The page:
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Lloyd: Hyperloop Could Be up and Running by 2020

The Hyperloop could one day move goods and people all over the world and make cargo ships obsolete. That’s the latest ambitious pronouncement from two of the men behind Hyperloop Technologies, Chief Technology Officer Brogan BamBrogan and CEO Rob Lloyd.

If that was not enough, Hyperloop Technologies could have a working prototype up and running by the end of 2016; in other words, next year, BamBrogan told a crowd at the Web Summit in Dublin, Ireland, on Nov. 4, The International Business Times reported. BamBrogan, Lloyd and the mastermind behind Hyperloop Technologies, Shervin Pishevar, made one of their first appearances together at the event.

At the event, the three outlined their plans for the next four years, which includes getting a Hyperloop system up and running somewhere by 2020. Lloyd predicted that a demonstration project somewhere will be up and running by that year.

The men trying to make Hyperloop a reality: Shervin Pishevar, Rob Lloyd and Brogan Brogran.
The men trying to make Hyperloop a reality: Shervin Pishevar, Rob Lloyd and Brogan Brogran.

10,000 Kilometer Hyperloop Planned

The Hyperloop could traverse distances of up to 6,214 miles (10,000 kilometers), Lloyd announced, and do it faster than commercial jets. That would make it competitive with jets; the longest jet flight is around 13,800 kilometers.

Hyperloop Technologies has already received a proposal for track that would be up to 9,300 kilometers in length, Pishevar said. That is one of three proposals the company has received from governments in the Middle East, Europe and Asia. Unfortunately, he did not identify any of the governments involved.


Such a distance would mean that a Hyperloop train could travel between Lisbon and Vladivostok, or all the way across Europe and Asia. Since the Hyperloop is supposed to travel at around 700 miles an hour, the trip would take around 10 hours.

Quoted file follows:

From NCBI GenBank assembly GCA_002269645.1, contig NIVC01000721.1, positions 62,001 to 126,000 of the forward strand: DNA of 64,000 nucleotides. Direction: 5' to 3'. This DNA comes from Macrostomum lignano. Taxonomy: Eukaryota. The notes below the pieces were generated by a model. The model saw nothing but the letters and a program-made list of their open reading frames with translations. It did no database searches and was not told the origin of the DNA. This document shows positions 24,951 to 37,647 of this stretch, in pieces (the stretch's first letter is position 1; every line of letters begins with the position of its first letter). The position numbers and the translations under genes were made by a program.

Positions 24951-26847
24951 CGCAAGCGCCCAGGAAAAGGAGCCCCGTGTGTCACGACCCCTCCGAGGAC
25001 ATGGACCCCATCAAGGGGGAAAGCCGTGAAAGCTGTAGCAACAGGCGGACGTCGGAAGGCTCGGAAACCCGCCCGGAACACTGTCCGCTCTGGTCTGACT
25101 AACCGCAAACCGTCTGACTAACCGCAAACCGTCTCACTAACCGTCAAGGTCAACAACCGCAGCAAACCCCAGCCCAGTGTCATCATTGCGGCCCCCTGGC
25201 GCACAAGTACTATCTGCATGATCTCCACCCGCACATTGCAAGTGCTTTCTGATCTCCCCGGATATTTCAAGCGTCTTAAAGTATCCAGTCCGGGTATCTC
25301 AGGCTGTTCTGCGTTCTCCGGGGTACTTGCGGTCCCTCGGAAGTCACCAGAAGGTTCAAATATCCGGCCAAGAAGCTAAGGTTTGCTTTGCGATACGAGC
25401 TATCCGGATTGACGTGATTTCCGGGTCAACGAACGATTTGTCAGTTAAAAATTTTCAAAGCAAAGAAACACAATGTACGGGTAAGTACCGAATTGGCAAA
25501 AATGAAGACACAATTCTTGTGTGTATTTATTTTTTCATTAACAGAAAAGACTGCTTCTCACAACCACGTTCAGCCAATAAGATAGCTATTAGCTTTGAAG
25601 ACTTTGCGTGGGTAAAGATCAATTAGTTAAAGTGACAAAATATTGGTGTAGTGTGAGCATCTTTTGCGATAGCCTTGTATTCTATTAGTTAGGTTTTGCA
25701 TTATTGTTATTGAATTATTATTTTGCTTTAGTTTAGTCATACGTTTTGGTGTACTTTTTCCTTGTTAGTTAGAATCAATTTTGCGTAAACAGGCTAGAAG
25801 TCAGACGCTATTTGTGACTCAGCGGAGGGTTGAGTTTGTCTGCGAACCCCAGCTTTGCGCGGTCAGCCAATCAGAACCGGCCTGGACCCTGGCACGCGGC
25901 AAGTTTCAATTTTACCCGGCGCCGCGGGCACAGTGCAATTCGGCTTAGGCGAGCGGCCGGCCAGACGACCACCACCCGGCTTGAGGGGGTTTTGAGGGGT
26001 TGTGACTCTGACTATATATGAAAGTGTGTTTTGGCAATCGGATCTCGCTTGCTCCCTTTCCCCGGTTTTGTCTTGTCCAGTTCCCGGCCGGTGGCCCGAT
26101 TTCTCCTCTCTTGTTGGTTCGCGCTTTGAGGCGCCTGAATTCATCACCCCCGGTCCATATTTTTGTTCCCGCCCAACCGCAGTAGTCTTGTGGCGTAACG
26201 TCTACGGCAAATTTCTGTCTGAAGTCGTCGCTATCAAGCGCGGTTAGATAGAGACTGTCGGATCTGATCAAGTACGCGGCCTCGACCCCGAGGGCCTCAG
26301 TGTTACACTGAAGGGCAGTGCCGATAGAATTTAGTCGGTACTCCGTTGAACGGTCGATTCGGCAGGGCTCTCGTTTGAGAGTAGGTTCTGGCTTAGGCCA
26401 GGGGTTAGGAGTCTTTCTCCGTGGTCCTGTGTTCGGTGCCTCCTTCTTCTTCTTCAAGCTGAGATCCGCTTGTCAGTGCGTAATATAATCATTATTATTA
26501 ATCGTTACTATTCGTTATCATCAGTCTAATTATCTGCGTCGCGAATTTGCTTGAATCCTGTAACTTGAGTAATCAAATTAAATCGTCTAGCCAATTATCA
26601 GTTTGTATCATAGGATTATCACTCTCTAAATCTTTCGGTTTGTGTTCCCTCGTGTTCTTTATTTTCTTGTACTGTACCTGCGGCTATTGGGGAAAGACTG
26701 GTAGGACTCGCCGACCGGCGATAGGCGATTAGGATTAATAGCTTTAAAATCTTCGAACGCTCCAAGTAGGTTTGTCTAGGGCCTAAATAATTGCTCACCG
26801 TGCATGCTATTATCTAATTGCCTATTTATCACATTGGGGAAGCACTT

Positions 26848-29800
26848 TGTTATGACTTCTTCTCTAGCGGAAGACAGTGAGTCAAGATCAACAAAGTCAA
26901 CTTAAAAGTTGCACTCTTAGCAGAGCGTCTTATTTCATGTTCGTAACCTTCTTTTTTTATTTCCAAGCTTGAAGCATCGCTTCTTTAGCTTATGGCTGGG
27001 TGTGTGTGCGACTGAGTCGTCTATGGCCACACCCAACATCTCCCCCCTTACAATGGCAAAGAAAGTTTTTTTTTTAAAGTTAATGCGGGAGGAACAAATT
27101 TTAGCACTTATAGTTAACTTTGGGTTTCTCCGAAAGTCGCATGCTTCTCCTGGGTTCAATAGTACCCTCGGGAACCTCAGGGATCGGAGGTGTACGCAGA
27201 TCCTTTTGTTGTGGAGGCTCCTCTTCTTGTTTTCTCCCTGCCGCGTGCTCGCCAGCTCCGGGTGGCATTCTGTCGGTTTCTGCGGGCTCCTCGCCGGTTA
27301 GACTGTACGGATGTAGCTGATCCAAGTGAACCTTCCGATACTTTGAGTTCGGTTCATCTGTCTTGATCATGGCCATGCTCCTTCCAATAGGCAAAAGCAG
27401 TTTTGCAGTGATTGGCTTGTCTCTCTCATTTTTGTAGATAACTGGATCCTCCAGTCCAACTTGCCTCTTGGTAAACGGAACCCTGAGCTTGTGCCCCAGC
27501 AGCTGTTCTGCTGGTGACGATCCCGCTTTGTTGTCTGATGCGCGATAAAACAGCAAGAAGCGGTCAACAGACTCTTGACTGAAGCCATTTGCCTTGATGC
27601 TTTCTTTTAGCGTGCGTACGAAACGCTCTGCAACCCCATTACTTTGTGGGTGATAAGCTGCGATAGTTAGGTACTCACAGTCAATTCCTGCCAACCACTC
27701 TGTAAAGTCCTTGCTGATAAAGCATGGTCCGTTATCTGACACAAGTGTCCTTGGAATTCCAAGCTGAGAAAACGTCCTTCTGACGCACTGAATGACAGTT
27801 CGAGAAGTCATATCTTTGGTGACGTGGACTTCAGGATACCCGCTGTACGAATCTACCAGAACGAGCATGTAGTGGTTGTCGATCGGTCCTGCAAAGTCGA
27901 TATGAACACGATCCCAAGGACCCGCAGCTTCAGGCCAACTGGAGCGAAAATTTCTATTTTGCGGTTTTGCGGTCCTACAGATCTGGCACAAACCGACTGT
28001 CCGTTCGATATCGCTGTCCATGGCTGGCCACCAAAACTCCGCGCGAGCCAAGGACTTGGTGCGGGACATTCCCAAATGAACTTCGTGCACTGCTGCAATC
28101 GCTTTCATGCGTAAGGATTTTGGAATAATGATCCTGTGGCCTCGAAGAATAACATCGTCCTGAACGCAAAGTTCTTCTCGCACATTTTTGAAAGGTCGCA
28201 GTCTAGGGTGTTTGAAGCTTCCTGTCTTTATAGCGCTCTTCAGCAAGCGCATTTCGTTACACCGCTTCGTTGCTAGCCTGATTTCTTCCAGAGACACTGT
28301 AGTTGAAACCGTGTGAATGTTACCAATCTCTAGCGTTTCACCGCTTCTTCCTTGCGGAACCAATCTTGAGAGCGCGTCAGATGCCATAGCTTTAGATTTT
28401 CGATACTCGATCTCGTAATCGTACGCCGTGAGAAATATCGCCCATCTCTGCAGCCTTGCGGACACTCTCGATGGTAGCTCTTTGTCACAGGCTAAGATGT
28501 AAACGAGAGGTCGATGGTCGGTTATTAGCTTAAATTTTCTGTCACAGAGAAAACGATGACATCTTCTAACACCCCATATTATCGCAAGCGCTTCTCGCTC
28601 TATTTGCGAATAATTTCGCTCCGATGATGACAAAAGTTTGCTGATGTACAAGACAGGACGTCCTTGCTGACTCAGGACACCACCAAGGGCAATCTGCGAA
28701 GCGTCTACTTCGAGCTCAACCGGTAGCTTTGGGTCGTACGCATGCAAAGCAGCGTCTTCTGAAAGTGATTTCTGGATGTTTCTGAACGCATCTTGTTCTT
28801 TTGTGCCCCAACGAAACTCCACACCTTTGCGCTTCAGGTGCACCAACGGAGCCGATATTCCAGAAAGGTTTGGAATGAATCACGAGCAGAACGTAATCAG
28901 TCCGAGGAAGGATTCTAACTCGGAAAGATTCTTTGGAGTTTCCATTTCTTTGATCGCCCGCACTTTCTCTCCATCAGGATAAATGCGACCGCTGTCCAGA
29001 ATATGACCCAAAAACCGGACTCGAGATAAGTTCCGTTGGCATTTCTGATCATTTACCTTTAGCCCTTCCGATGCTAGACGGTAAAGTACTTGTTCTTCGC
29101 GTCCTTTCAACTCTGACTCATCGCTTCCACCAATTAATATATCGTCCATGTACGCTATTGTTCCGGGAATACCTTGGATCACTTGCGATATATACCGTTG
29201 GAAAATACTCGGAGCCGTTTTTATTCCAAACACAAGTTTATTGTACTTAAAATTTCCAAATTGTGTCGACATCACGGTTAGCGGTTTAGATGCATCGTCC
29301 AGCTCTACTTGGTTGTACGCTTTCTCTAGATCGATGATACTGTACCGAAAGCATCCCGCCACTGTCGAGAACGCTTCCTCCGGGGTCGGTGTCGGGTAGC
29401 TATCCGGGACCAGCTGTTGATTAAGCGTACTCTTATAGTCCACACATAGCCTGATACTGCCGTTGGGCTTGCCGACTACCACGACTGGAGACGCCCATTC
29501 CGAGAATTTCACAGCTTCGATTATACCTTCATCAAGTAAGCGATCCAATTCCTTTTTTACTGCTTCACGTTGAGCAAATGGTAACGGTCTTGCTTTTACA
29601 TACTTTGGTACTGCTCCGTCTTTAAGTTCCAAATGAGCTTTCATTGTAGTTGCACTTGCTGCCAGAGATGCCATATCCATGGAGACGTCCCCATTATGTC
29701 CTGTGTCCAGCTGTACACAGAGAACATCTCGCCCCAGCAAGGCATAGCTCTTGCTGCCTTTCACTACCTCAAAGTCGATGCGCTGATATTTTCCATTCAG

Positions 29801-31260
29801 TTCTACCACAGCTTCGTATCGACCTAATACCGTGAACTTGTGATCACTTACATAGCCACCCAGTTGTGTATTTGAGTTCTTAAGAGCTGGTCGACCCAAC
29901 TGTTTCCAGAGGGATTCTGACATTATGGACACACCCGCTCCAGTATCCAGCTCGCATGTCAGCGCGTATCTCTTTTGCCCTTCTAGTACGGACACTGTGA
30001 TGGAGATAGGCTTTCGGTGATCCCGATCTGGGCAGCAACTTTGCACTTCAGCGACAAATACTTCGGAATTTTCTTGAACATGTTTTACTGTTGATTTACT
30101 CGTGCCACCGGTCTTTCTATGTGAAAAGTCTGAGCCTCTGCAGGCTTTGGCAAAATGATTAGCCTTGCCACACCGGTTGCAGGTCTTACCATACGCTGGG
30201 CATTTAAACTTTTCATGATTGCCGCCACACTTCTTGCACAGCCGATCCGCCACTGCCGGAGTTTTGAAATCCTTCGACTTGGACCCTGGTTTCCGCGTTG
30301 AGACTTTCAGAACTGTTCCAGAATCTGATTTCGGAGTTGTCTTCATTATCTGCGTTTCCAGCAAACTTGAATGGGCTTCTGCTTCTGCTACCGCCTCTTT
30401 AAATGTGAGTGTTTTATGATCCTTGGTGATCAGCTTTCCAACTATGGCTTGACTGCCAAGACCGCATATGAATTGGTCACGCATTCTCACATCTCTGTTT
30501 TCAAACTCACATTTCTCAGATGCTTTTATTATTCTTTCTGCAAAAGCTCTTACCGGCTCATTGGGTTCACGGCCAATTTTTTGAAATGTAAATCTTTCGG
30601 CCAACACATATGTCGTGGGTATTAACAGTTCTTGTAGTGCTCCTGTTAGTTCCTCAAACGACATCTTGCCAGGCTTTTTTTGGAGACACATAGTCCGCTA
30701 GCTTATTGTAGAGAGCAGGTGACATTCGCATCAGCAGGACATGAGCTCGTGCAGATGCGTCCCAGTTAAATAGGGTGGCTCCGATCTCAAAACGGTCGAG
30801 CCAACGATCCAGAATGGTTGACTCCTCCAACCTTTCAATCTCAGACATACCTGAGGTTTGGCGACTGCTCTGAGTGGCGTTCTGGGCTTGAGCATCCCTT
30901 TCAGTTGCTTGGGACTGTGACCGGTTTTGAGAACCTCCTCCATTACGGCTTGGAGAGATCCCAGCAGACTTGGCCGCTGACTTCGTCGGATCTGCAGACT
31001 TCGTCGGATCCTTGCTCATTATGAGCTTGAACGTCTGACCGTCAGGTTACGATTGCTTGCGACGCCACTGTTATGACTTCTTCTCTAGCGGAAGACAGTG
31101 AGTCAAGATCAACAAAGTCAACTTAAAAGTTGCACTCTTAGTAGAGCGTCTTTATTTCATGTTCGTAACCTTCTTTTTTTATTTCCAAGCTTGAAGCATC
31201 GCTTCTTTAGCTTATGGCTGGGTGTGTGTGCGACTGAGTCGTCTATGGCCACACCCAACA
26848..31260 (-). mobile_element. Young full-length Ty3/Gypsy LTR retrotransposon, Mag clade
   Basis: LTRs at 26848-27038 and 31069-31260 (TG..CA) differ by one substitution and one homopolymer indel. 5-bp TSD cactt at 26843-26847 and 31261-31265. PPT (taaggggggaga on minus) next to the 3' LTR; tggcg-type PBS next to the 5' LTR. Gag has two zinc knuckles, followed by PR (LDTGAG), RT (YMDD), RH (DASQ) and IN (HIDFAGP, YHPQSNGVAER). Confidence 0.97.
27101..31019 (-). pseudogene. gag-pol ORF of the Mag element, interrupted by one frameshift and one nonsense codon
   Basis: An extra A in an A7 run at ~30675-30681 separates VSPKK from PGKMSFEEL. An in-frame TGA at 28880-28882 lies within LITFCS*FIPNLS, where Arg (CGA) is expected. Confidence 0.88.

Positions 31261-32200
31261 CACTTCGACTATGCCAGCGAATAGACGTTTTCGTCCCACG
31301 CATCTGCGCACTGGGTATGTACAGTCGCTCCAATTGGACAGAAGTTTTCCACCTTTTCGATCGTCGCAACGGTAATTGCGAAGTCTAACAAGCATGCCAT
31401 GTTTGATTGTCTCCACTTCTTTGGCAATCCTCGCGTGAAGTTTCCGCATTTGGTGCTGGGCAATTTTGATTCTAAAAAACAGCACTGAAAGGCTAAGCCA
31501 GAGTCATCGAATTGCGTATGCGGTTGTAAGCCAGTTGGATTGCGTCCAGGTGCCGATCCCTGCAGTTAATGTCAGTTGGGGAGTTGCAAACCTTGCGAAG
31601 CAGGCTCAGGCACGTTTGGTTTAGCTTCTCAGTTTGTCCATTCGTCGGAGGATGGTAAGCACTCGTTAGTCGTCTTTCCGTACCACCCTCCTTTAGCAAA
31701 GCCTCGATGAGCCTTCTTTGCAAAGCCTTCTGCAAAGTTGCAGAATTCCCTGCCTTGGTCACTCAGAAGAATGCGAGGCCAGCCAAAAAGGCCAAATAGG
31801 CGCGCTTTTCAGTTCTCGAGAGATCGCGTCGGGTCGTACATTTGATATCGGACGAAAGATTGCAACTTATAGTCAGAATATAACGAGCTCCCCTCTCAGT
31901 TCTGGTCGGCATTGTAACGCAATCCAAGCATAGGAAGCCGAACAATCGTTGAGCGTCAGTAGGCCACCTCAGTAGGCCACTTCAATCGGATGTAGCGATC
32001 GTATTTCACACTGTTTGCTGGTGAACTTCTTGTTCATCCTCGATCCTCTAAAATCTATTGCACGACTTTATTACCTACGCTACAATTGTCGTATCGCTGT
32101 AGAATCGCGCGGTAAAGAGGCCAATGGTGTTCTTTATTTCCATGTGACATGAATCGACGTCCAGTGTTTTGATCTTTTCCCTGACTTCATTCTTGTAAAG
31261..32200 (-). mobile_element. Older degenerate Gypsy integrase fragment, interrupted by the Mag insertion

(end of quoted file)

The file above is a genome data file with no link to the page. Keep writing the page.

Lloyd predicted that those three projects could be built or under construction by 2020. He also predicted that the projects would demonstrate the transformative power of the Hyperloop.

The Hyperloop could help end global warming by greatly reducing carbon emissions, Pishevar claimed. It would do this by replacing ships that currently move cargo. Pishevar claimed that the 15 biggest cargo ships in the world currently produce more pollution than all the automobiles on Earth.

That means the biggest effect of Hyperloop would be to change the way cargo is moved. This is logical because most of the world’s transportation is used for cargo and not for passengers.

London to New York Hyperloop Route

That also means that Pishevar thinks it might be possible to build a Hyperloop underwater. Another possibility would be transcontinental Hyperloops, perhaps one under the Bering Strait between Alaska and Siberia. Pishevar thinks this could one day became a sort of global Internet for moving freight.

“With a network like that, with a grid that is built around the world, you can truly move goods and packages and people like packets of data and route them so efficiently,” Pishevar said.

Hyperloop’s Kitty Hawk Moment Planned for Next Year

Pishevar thinks Hyperloop will have its Kitty Hawk moment next year. Kitty Hawk refers to the tiny town on North Carolina’s outer banks where Orville and Wilbur Wright first successfully tested their airplane.


Even if Mr. Pishevar is quite correct, it could be quite a while before Hyperloop has a real impact on our lives and the economy. It was close to 20 years after Kitty Hawk that airplanes began being used for commercial purposes of moving passengers and mail. That only occurred after the mass production of aircraft during World War I.

It took 30 years for practical air service to appear and almost 60 years before regular air travel was available to the middle class. It was only in the 1980s and ’90s that average citizens in most countries were able to afford air travel.

Likewise, it took 40 years for electronic computers, which were introduced during World War II, to reach a point where average people could utilize them and 30 years for the Internet to go from a Pentagon project to Americans’ homes. Also applicable is the automobile. Bertha Benz took the first drive in 1886; it took 20 years for cars to be mass produced and 30 years before a practical car the average person could afford would appear.

Therefore nobody should hold their breath waiting for Hyperloop. My prediction is that it will take a lot longer to perfect and commercialize this technology than our friends at Hyperloop Technologies think.